What hooks us in almost every case is the same, in my humble opinion: characters doing or saying things that hint at what is lacking in their life (as in the Goldfinch example), or what is so perfect about their life—right before it all comes crashing down. So, if we want to show cruelty in a person, we don’t have to show them hurting someone on page one, but we could show casual cruelty: going out of their way to crush an insect under their boot heel, or throwing something at a pet that’s annoying them.
Of course, we can also show peace and calm “before the fall” as it were, as in one of my favorite openings, from Steinbeck’s East of Eden. The author describes the Salinas Valley with near-poetic lyricism, but two of the initial sentences are: “I remember my childhood names for grasses and secret flowers” and “The memory of odors is very rich.” I think the reason Steinbeck’s opening hooked me is not because of the painterly visuals of the natural world, but because of the “I” in those first lines. Who is the person, and why was his childhood so memorable and “rich”?
O.C. author Gayle Carline opened her most recent Peri Minneopa mystery A More Deadly Union with a shootout, but the bullets weren’t flying just to make us go “wow, I wonder what’s happening here?” It was not action/danger/violence for its own sake; the injury sustained in the opening pages has a huge impact on Peri’s character arc, not to mention being an important step in the book’s plot, so the dramatic scene’s action was key.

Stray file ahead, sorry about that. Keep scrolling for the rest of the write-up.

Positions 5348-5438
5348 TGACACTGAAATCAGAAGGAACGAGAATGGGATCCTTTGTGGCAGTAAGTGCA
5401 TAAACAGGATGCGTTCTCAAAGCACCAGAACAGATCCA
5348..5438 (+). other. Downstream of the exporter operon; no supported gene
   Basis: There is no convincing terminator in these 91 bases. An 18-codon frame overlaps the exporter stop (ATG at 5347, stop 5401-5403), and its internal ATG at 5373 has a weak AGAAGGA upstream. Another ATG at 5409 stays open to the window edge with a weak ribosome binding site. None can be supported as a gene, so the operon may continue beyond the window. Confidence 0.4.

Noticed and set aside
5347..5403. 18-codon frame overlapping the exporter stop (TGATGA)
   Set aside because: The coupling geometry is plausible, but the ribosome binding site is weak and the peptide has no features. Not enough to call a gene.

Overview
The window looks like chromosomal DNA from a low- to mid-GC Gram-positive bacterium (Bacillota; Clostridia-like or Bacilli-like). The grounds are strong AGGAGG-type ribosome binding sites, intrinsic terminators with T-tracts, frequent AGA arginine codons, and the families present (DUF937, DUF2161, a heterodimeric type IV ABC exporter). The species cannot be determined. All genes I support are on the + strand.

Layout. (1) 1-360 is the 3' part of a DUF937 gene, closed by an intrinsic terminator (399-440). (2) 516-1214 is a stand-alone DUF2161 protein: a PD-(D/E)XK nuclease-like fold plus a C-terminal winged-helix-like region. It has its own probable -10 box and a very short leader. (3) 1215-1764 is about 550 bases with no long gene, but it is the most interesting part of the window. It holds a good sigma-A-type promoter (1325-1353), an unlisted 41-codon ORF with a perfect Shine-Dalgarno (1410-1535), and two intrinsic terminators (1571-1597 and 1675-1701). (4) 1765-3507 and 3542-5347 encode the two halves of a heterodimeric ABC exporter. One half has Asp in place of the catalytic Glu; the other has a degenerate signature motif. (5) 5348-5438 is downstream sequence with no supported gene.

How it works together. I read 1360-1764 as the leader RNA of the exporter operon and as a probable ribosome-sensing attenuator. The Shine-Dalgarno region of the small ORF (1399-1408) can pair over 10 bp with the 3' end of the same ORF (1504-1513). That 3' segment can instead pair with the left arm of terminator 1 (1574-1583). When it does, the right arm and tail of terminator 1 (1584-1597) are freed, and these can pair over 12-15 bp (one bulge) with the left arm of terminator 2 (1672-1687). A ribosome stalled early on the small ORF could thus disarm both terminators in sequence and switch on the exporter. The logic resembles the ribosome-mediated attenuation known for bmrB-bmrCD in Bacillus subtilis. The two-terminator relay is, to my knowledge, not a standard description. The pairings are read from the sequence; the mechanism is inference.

Clearly, every genre has “rules” that need to be followed, even literary fiction. With a genre comes expectation. You can’t write romance and not introduce your main character in a way that tells us why or how she is “looking for love” or definitely NOT looking for love, which amounts to the same thing. Some genres have to open with a murder, or at least a dead body. But the hook should also relate to a book’s theme or story, in some way, no matter how obscure.
So, Seth, the question your friend needs to ask herself is this: What is my book about? If she can “pitch” the book to you in a sentence or two, she knows what it is about. And if she knows that, then the opening should be easy to decide on, because it will be a scene that tells us, most clearly, who the book is about and why we should care.